Teaching A level biology for the first time can seem daunting for new teachers. This course will give you a clear overview of the expectations and ideas to address the areas that are challenging. We will investigate differentiation, stretch and challenge and exam technique with a view to developing successful, independent learners who will fully embrace the synoptic nature of biology. The day will be discussion based with many activities to illustrate the ideas discussed.


By the end of the course delegates will have:

  • Identified the challenges faced by teachers and students when starting A level
  • Recognised the sources of help and support that are most useful
  • Learned strategies to ensure students meet the expectations of A level
  • Developed a range of teaching strategies that enable students to develop synoptic thinking
  • Understand the range of question types and how to prepare students for them
  • Developed a clear understanding of essay requirements and methods of preparing students from the start of the course
  • Shared concerns and ideas with teachers in similar situations
DATE & LOCATION:  Online | Thursday 09 July 2020
  • New teachers of A-level Biology
  • Heads of Science Faculties
  • Heads of Biology
  • A specially prepared folder of 50+ pages full of detailed notes, practical advice and guidance
  • Notes prepared by the educational experts leading the course
  • Expert produced PowerPoint presentations
  • CPD Certificate of attendance
  • Two course restaurant lunch
  • Refreshments throughout the day
  • Guaranteed high quality venues

10.00 – 10.30am
Being new to A level teaching

  • Breaking down the challenges teachers feel about teaching A level
  • Ensuring students hit the ground running in September
  • Recognising which areas will be most challenging for you and how to address these issues
  • Identifying your support network and making the most of it
  • Topic areas which create the foundation for success – incorporating them into every lesson

10.30 – 11.30am
Expectations at A level

  • What do successful A level students do?
  • Teaching a linear qualification
  • Investigating the language expectations for success in A level biology
  • Developing synoptic thinking from the start
  • Examiners feedback and why it is so useful

11.30 – 11.45am

11.45 – 12.45am
Embedding core concepts and developing synoptic thinking

  • Encouraging students to see the chemical to macrostructure nature of biology – examples of this and how they link with synoptic thinking
  • Differentiation strategies that support and extend learners appreciation of the links in biology
  • Developing independent thinking and learning skills through teaching strategies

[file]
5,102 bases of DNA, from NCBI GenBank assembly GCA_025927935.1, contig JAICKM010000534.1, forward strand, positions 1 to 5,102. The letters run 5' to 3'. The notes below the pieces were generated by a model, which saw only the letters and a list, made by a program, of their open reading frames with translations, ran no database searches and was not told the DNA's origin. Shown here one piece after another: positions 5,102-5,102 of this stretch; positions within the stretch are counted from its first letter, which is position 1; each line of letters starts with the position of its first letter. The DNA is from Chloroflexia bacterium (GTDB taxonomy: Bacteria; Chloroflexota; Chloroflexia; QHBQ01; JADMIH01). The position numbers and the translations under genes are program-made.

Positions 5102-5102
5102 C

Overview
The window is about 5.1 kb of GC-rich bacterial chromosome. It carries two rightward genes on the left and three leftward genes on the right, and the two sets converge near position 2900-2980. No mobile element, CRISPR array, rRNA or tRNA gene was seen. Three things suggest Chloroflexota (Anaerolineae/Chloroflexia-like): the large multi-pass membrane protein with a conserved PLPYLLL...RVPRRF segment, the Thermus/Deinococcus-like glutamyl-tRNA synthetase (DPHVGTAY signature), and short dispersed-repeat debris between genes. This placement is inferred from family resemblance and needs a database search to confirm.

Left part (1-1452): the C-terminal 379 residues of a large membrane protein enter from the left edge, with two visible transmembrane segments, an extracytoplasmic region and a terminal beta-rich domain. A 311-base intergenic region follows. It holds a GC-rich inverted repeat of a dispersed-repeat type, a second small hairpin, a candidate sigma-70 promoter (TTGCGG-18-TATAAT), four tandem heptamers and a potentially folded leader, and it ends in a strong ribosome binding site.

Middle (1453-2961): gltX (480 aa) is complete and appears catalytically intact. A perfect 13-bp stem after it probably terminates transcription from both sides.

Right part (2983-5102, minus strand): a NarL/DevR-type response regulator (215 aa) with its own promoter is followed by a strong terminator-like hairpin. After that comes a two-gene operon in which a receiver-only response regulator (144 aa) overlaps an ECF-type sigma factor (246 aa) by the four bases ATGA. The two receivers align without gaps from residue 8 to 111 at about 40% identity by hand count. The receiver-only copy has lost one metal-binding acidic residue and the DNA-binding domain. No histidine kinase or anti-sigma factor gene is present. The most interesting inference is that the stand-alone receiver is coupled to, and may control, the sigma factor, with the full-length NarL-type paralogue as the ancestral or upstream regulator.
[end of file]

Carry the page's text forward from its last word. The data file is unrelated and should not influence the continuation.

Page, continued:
• From practical work to exam questions: encouraging students to see the connections and context of questions

12.45 – 1.45pm
Lunch and informal discussion

1.45 – 2.45pm
Exam technique and question styles

  • Identifying the different types of question and how they are marked
  • Strategies to support students answering different types of question
  • Preparing students for the variety of contexts in exam questions
  • The mathematics of biology
  • Practical skills questions

2.45 – 3.00pm
Afternoon tea and discussion

3.00 – 3.45pm
The synoptic essay

  • Overview of the essay and marking
  • Introducing the essay and embedding preparation into your planning
  • Strategies and activities to reduce the fear of the essay
  • Ideas for preparing the more able through further reading

3.45 / 4.00pm

Michael Brown

Michael was an examiner for 18 years and has worked in post 16 education for 23 years, initially as an A-level Biology Tutor before progressing to Head of Department and finally STEM and Quality Initiatives Manager. He has had a positive effect on student’s aspirations and achievement; his Learner Voice results are always very positive and examination results have been consistently above benchmark for all KPI’s with excellent value added. As a Head of Department he completed an ‘Exceeding Expectations’ management training course and is a strong and effective leader. His Science provision was chosen as part of OFSTED’s Good practice survey: Improving Sciences in Colleges. Michael was then seconded to another campus to improve science results and turned around the department within 12 months. During this time his college also reached the finals of the National STEMNET Awards for three consecutive years.